Your friends and family may not have a lot of extra time to sit down face to face and learn how to advocate on behalf of the Borgen Project. Also, you may know people who are who want to become engaged but do not live in your area. A great way to overcome these problems is to create standardized training e-mails which divide up the knowledge/ skills you want your tribe to have into small, manageable, weekly chunks. Once you do this, you never have to spend time training your tribe again. All you have to do is send out your training e-mails to those who are interested!

STEP 1: What do you want your tribe members to know about The Borgen Project?

A. Make a list of questions you want members of your tribe to be able to answer about the Borgen Project.

Some important questions to consider including are on this list: What is the mission of the Borgen Project? How does the Borgen Project hope to achieve its mission/ what are its operational goals? Is the Borgen Project affiliated with a political party? Why/How was the Borgen Project founded? What are some trademarks of the Borgen Project? Has the Borgen Project received any media coverage? Who are its main funders? How are monetary donations used? Who is on its board?

B. Now, decide on action steps members of your tribe need to take in order to be able to answer these questions. In most cases, directing tribe members to review particular parts of the Borgen Project website is the easiest and most comprehensive way. You might want to consider directing them to recent news articles. Lots of great information can also be found in the documents on Some of these documents such as the “elevator pitch” would be perfect to attach to your training e-mails.

STEP 2 (same process as step 1) What do you want your tribe members to know about global poverty?:

 A. Make a list of background information about global poverty that you want your tribe to know.

Some important information you may want them to know: How big is the problem/ how many people are living in poverty globally? How does global poverty affect the US economy? How are global poverty and US national security linked? What kind of a role does the US currently play in helping to combat global poverty? Are there any success stories? How can you respond to critics who believe that aid is not effective?

B. Decide on action steps members of your tribe need to take in order to be able to answer these questions. Once again, the website, recent news articles, and are great places to go.

STEP 3: (same process as step 1) What advocacy skills do you want your tribe to have?

A. Make a list of advocacy skills you want your tribe to have.

Some possible ones to include: how to make phone calls to representatives, how to e-mail representatives, how to write a letter on behalf of the Borgen Project, how to birddog, various fundraising strategies

B. Decide on action steps members that your tribe need to take in order to have these skills.


STEP 4: Create a chart to help you organize and prioritize (This could be just a mental chart you make in your head. The point is to create a plan for getting your tribe members important info.) See abbreviated example below:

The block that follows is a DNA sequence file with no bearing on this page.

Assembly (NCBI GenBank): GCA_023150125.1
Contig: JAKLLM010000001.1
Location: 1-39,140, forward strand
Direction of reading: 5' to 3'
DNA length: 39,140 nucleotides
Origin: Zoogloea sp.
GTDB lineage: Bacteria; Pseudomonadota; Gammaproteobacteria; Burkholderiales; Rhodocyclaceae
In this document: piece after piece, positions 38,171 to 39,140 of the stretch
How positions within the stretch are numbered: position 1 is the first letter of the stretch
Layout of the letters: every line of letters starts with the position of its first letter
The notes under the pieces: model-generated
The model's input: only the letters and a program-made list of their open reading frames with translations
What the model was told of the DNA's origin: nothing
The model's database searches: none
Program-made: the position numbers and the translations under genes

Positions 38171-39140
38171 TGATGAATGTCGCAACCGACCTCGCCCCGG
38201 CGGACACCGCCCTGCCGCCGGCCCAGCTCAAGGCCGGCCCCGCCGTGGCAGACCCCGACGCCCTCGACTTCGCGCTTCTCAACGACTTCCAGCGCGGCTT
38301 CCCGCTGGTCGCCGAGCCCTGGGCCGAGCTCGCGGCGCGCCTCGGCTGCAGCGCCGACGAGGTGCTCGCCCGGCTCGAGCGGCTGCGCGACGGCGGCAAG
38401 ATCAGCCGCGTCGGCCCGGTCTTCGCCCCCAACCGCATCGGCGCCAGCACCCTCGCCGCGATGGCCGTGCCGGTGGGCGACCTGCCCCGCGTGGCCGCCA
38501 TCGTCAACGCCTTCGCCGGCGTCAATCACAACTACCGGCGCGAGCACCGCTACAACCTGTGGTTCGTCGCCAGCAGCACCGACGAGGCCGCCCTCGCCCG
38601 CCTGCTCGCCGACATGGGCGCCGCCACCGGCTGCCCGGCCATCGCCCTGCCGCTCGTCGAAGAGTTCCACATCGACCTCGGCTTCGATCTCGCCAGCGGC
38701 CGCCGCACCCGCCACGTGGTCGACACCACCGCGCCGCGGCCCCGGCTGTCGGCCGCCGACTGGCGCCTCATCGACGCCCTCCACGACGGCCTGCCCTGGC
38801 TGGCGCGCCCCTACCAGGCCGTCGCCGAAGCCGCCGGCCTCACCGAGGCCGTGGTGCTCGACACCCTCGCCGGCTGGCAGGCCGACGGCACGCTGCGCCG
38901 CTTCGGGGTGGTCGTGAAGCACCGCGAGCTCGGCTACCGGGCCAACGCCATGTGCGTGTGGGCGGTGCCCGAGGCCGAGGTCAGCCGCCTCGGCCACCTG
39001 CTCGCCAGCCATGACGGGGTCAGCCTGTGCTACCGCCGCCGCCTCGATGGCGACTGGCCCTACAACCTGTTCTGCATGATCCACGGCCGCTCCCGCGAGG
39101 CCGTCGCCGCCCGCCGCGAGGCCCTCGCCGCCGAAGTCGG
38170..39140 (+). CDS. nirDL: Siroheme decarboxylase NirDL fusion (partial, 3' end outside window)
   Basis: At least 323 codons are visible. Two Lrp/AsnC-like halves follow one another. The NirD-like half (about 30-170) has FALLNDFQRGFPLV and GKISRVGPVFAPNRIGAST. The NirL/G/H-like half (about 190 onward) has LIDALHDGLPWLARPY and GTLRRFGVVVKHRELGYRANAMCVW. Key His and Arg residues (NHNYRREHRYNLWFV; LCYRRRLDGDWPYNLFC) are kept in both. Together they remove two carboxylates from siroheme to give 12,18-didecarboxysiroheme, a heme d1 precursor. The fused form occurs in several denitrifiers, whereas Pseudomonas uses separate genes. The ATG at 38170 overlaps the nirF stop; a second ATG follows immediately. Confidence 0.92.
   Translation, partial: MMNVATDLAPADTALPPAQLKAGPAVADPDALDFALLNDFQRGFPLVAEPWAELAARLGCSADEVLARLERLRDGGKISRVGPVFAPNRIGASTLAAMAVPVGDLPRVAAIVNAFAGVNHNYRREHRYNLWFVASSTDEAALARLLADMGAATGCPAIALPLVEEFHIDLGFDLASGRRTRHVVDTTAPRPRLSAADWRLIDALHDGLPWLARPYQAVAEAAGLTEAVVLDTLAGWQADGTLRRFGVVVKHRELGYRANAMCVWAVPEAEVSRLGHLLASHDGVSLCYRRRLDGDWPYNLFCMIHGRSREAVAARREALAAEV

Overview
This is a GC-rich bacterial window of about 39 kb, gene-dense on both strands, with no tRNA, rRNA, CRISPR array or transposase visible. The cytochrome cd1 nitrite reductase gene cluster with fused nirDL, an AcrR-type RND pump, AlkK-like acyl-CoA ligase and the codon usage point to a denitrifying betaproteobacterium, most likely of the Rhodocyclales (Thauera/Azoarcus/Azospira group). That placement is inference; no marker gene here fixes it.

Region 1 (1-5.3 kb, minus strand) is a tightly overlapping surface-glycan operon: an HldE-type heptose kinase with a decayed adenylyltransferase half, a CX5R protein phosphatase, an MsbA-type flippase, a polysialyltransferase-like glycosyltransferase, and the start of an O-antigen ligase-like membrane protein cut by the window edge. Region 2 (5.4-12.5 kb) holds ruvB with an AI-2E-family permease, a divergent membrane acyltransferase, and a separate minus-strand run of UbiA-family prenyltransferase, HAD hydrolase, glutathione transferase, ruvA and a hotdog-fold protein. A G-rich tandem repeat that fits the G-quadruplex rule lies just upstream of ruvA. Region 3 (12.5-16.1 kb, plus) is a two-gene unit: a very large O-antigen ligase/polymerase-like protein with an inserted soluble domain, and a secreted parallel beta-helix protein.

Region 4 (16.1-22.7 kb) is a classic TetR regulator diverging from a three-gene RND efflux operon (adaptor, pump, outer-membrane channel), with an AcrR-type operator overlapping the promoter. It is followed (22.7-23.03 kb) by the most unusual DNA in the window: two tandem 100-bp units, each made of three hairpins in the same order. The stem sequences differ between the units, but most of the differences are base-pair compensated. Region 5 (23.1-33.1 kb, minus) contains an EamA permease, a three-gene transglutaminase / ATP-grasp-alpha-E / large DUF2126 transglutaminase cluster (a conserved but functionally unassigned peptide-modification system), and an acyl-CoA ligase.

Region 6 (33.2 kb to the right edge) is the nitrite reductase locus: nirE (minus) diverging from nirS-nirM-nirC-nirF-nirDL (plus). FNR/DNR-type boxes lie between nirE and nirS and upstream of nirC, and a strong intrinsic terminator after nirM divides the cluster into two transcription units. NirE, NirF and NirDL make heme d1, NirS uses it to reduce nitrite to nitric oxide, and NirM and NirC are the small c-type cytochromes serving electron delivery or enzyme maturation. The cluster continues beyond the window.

What My Tribe Needs To Know


Action Steps


Borgen Project mission

Provide a brief description in my e-mail and refer tribe members to the “the elevator pitch”

It is crucial that tribe members know what they are advocating for so this will go in e-mail #1

How the Borgen Project aims to achieve its goals

Refer members to the “about us” section of the website

Its important to me that tribe members understand the organizational framework of BP so this will go in e-mail #2

The link between poverty and national security

Provide a link to BP’s YouTube video on the topic

This is important information I want to provide my tribe with. I am going to add it into one of my e-mails as additional information.

How to make phone calls to representatives

I will provide tribe members with phone numbers and a brief description of what to say. I will refer them to the model YouTube video for additional support.

This is the whole purpose of having a tribe so it’s very important to me. Advocacy is the way in which the
BP aims to achieve its mission; therefore, I think it will fit in well with e-mail #2.

How to send e- mails to representatives

I will provide a written description for my tribe members to follow

To me this is an important step after phone calls. I will make it the topic of e-mail #3.

STEP 5: Create your e-mail! Remember that training your tribe is an ongoing process. You can continue to add e-mails any time you think of something new you want your tribe to know about. However, always try to keep time constraints in mind. If you overload your e-mails you run the risk of people not reading them. A good system is to send one e-mail per week. When you recruit a new tribe member, just start them off with the first e-mail and keep track of which e-mail they are on each week until they have received them all.

Some extra things to consider:

  • One of the great things about this format is that you can adapt it to whatever your own needs are and include regionally specific information.
  • Even though you may not be sending out a new training e-mail every week, consider sending a quick reminder e-mail to help keep tribe members in the habit of calling. You might even want to add in a current news article. The Regional Directors facebook page and the blog are great resources for that.
  • Try adding quotes/ poverty facts to your e-mails to keep tribe members inspired It’s a good idea to still try and check in with your tribe members individually when you have the time.
  • Add information on current events for added impact.